how to run outdoors in cairo

Last night marked the start of our first official weekend here in Cairo. Last weekend was filled with school work at the school, and previous weekends of jetlag and marathon shopping for our apartments don’t count as weekends in my book. This one, so far, certainly counts.

Around 8 last night, Ashley and I headed over to Valiha’s house where we talked about artwork, traveling, and Argentina (Valiha was there all summer, too). We then headed over to another house, met up with some people from Valiha’s school who are doing the Pharaonic Race in November, and I managed to get onto one of their teams. We spent the night at a party two places down from my apartment in a flat that looked like a palace. If our apartment looks like a palace, then theirs looks like paradise. We spent the evening mingling on the massive balcony overlooking the smoggy streets and blinking lights of Cairo, and I rolled in around two in the morning.

Somehow, I awoke around 6:30 to a blip from my cell, and found a message from Judson asking if I was still down for a run. I debated heavily, but it’s hard to resist when a) it’s an outdoor run and b) your text message reads “get your ass out of bed.” So I went.

We ran at this place called Wadi, which is apparently Arabic for a dried up riverbed. The ol’ dusty trail, pitted here and there with rocks and stones, snaked through canyons into some invisible vanishing point ahead, and the only time I’ve ever found the world so silent was when I hung suspended in zero gravity during our skydive. We chatted and logged 5k, I think, and then hopped in a van and headed out to New Cairo to register for a touch rugby league with Simon, a snarky Irishman I met at the party last night who’s a friend of Judson’s.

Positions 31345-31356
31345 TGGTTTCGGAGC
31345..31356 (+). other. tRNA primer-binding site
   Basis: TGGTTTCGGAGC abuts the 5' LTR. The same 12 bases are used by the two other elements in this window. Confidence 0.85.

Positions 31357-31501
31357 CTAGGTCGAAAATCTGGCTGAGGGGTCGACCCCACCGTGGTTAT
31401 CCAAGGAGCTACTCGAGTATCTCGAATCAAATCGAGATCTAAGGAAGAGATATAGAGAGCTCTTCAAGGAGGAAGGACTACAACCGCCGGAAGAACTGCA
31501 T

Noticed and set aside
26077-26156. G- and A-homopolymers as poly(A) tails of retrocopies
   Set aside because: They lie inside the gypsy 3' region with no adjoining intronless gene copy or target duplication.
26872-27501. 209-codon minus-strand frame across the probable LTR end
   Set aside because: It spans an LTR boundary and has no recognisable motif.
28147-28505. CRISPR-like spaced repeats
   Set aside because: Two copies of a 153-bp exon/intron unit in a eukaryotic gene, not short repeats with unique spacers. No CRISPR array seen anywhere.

We registered and played a game of touch, which revealed the extent of my ability to play rugby. I somehow landed on the ground twice, trampled by some massive Brit and a sprightly little fellow who darted about the field untouched, a little cleat-wearing leprechaun. I managed to tag him a few times, but this was after he’d impaled the top of my foot with his studs as Simon called them.

After sweating profusely beneath a mid-morning Cairo sun, we went for a swim. I do not have a bathing suit still, so I enjoyed the comfort of cold water in my running shorts and t-shirt. We lazed around all morning until 12:30, when Simon and I headed to the Carrefour (which is like a Wal*Mart) to buy some household necessities. Simon is an asset to have while shopping. He scored us some free food and, always innovative, managed to locate the mop and bucket aisle by drawing a neat picture and showing the nearest employee. He disregards rules that he feels might be a hindrance to him and has something witty to say – in a brogue – about most things. I practiced my Irish accent with him and exchanged basic greetings. We both noticed that Gaelic and Arabic have many similarities – him more than me, obviously – and then parted ways.

Tonight I am faced with a decision I did not think I would have to make at all here: where to go out tonight? Instead of having one option, I have two, each with equally amazing people. So for the first time in Egypt, I’ll be attending two “Welcome Back” parties at the expat clubs tonight, inshallah, and enjoying every minute this weekend has to offer.

PS – It’s still sort of unfathomable to me that while you’re all starting your day, I’m reflecting on my own and getting stoked to start the night. Weird!

Categories: Egypt

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